August 1, 2020

Schools in certain parts of the country began reopening in late July, and it is not going well at all. The New York Times is reporting that in one school district in Indiana, just ONE day in, a student attending the first day of classes tested positive for coronavirus. This was just hours after classes resumed for the '20-'21 school year, at Greenfield Central Junior High School.

The school immediately isolated the student and ordered everyone who was in class with the student, or potentially had contact with the student, to quarantine for 14 days. ON THE FIRST DAY OF SCHOOL. It is not clear yet if the student infected anyone else, but we should know within a week or two.

The superintendent of Greenfield-Central, Harold Olin, said:

“We knew it was a when, not if," but stated that they were "very shocked it was on Day 1.”

I am not.

Many other school districts are not shocked, either, which is why so many opted to go 100% distance learning for the fall semester. But watching this scary scenario play out in Indiana should provide further proof that the decision to not bring back students was the right idea. This should also lead other school districts that have refused to close schools to reconsider their plans (I am looking at you, Florida.)

The New York Times reports that "of the nation’s 25 largest school districts, all but six have announced they will start remotely, although some in places like Florida and Texas are hoping to open classrooms after a few weeks if infection rates go down, over strong objections from teachers’ unions."

Let's see if that changes now.

Even if schools reopen with the most rigorous cleaning methods, social distancing, enforced mask-wearing, temperature checks, and hand washing, these don't stop the number one delivery system: an asymptomatic carrier. Kids over 10 can transmit the infection just as well as adults can, although most of them are asymptomatic — which makes them the deadliest and most dangerous group. They do not know they are sick, so they go to school and infect their teachers, the staff, and custodians, who DO get sick. That is how the wildfire spreads. One small ember.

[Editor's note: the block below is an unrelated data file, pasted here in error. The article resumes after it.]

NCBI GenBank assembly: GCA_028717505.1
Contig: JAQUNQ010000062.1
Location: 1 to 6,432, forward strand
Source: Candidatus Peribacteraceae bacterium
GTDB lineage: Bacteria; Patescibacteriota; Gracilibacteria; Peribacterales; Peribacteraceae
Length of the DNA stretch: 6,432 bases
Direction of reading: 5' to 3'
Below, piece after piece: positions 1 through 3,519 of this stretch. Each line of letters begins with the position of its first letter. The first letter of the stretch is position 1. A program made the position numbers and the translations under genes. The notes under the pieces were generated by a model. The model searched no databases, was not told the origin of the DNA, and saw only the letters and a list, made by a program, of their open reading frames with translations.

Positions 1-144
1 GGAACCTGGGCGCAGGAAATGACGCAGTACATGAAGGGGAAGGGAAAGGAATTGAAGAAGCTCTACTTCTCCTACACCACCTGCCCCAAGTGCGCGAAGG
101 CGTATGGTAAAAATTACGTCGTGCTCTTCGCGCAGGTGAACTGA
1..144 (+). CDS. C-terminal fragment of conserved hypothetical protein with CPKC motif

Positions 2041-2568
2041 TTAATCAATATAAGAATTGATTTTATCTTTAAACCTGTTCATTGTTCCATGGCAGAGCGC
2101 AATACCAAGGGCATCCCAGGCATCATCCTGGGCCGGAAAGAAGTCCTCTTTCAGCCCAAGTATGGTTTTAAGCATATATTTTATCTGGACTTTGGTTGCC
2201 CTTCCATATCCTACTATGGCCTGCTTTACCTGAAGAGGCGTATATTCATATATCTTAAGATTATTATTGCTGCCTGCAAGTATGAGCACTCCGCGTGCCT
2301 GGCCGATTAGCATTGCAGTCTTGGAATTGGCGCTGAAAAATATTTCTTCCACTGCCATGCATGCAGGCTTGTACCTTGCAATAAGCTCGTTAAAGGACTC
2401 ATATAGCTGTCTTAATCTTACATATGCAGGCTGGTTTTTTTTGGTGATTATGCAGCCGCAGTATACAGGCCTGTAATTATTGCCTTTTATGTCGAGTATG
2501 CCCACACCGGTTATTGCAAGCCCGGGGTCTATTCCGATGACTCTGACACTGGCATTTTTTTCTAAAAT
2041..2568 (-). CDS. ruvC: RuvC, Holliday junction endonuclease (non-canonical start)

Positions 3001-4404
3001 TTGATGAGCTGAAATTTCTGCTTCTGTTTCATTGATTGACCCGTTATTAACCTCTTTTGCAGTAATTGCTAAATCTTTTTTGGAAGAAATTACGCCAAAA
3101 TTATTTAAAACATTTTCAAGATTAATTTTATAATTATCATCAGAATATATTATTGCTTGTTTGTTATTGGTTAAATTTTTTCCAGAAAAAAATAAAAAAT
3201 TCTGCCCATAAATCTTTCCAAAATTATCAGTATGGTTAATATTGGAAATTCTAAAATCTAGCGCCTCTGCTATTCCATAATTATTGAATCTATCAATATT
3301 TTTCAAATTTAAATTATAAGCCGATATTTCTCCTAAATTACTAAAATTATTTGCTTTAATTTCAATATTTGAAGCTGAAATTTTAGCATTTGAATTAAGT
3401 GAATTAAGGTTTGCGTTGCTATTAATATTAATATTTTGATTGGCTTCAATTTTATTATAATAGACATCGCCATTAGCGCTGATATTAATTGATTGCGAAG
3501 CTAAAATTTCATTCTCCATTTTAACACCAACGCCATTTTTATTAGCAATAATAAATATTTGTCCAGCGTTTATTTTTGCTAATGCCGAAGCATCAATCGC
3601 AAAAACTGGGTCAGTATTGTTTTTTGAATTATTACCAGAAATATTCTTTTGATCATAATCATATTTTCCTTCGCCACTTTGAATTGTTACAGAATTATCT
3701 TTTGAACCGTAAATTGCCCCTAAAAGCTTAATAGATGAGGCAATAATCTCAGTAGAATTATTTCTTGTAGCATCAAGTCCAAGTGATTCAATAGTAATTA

Once a handful of kids in one school tests positive, which will happen in a matter of days, if not weeks, contact tracing, staff and student quarantine, and panic among parents will lead many schools to shut down one by one. Houses where siblings go to different schools will likely lead to further outbreaks, if just one kid in the house is positive and then introduces it to a sibling who attends another school (ie middle school to elementary,) which would lead to more quarantine and contact tracing.

School districts that are unwilling to close down for the fall will soon realize their mistake when cases spike in kids, a group that has been considered unlikely to get sick. The fallacy in the argument of these largely Republican politicians is that kids were not sick because they were home when the outbreak was flaring. Once you reintroduce them to peers and teachers, they will realize that kids do get sick (although maybe not to the point of death in most cases) and that they bring it home to their parents, grandparents and siblings.

This is the first of many of these stories that we will see. Absolutely awful.

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